Sam Helmer MSc
- Smart Industry
- Public Private Partnerships
- High Tech Systems and Materials
Use smart, rapidly evolving technologies to ensure that manufacturing companies’ scarce manpower remains effective, flexible, and sustainable. That is Smart Work. TNO puts this into practice using working environments that are replete with people-oriented technology, ranging from augmented reality, collaborative robots, and exoskeletons, to feedback sensors, big data, and artificial intelligence.
Are you interested in Smart Industry 4.0? Are you interested in getting people-oriented technologies for Smart Work up and running in the manufacturing sector?
Smart Industry (a.k.a. Industry 4.0), stands for automation and for making the best possible use of digitisation. In manufacturing industry, factors such as small series and agile production processes limit the potential for automation. This is firstly because it is not always profitable, and secondly because it is not always possible. Accordingly, the human factor – the operator – continues to be a key link in the processes.
“There is no market demand for large production series, instead what is needed are small series of complex and constantly changing products,” explains Gu van Rhijn of TNO. “The customer sets high standards in terms of flexibility and quality. This requires the skilled professionals involved to be operationally agile. In addition, while one operator may be technically trained and experienced, another may be just starting out in their career. This is especially the case at times when the labour market is tight.”
Thus, operators need the very best support if they are to perform their tasks flawlessly and efficiently. New operator support technologies are available for this purpose, such as digital work instruction systems, projection technology, exoskeletons, augmented reality, and smart glasses such as the Microsoft HoloLens. The way in which this technology is set up is determined by the company’s goal and by the nature of the target group. It is also important to enhance the learning capacities of those who operate the machines, Mr Van Rhijn emphasises. “Armed with digital, step-by-step work instructions, they can successfully navigate their way through a given process, but will this knowledge sink in?”
Its experience in everyday practice has shown TNO that support systems really need to be adaptive. And that’s where today’s rapid developments in artificial intelligence come in handy. As a worker with little or no experience of the process involved, you will initially be given a lot of work instructions. But as you gain experience, work faster, and make fewer mistakes, you won’t want to re-read every single instruction at every single step. At that point, the system will automatically scale down its instructions, but quality control will still remain active in the background. The ability to automatically scale down to just the critical points is key to acceptance. Gu van Rhijn: “Without that, the operator would just click straight through, thinking ‘OK, no need to keep on telling me that’. Then there is the matter of actually generating the work instructions. Is there a smart way to ‘tweak’ 3D CAD models to make them automatically generate these work instructions? That would help companies to make savings in terms of the capacity required for work preparation, for example.”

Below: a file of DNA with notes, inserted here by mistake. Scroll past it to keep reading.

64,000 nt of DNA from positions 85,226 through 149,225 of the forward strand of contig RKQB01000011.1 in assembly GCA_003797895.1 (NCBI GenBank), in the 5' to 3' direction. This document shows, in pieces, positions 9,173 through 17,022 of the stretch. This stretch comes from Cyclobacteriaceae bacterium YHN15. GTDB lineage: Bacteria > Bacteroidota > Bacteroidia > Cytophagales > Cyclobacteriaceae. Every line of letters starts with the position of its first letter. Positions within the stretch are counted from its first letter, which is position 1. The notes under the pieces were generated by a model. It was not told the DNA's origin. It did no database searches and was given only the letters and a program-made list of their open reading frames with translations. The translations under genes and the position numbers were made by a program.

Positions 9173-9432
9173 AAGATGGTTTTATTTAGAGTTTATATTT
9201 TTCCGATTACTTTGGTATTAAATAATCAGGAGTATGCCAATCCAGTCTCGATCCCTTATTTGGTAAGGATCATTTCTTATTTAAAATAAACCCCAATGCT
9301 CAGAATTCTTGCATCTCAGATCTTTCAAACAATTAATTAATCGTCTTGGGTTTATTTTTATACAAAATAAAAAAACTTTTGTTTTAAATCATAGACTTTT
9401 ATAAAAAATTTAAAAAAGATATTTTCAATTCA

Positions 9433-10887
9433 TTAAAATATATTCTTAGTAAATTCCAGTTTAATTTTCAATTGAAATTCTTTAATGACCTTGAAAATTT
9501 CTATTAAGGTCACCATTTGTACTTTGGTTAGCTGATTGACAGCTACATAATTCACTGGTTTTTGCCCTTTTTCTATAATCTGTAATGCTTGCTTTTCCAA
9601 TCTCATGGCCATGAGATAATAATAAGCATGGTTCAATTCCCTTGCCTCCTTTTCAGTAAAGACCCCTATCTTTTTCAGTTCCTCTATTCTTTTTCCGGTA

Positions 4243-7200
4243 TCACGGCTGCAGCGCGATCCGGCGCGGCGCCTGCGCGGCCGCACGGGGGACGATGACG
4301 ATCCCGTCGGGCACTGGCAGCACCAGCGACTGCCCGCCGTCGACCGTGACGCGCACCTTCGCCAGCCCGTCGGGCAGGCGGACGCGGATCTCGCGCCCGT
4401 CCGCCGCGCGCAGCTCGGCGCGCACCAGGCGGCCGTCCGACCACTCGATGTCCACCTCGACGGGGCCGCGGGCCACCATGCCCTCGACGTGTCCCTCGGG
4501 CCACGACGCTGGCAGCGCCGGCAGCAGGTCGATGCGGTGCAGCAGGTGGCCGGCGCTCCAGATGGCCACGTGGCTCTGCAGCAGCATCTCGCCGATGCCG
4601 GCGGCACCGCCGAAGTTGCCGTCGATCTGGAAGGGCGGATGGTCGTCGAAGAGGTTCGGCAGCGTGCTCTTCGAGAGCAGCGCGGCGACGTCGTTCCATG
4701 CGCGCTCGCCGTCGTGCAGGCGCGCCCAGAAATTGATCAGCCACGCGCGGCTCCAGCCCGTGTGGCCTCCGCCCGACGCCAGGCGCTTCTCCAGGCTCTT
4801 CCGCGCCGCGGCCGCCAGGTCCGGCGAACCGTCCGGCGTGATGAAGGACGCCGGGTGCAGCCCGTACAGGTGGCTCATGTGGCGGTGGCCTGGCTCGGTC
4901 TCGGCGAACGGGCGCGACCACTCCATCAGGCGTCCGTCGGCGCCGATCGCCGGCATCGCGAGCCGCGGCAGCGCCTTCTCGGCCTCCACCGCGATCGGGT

TNO’s work in research, development, and application is focused on the manufacturing sector as a whole. Its customers range from a global player in the semiconductor industry who demands one hundred percent assurance in the manufacturing process or who has to train new operators, to employees in sheltered employment who are happy to receive longer-term support. TNO’s approach is to offer manufacturing companies both cognitive and physical support. For the purposes of cognitive support we use augmented reality and various other digital techniques. With regard to physical support for operators, our R&D focuses on cobots and their uses. Cobots, or ‘collaborative robots’, are specially designed to operate safely alongside human workers in the workplace.
Any companies that are keen to see these and other technologies in operation are cordially invited to visit the Flexible Manufacturing field lab on the Brainport Industries Campus (BIC) in Eindhoven and the RoboHouse field lab in Delft. They can also make use of a demonstrator. “This enables you to explore your own process in an easily-accessible and targeted way, and to find out which technologies might be best suited to your own particular needs. In some cases that might be a projector, in others a tablet or smart glasses, such as the Microsoft HoloLens . That is step one. The second step, which takes place at the company’s premises, is a pilot project in the workplace in which the employees participate. In step three, the effects on productivity and acceptance are measured. In cooperation with the company (and operating in an independent role, as always), we use all of the available data plus a cost-benefit tool and other resources to determine what the technology can realistically deliver and what level of investment is required."Example of this technology in operation (in Dutch):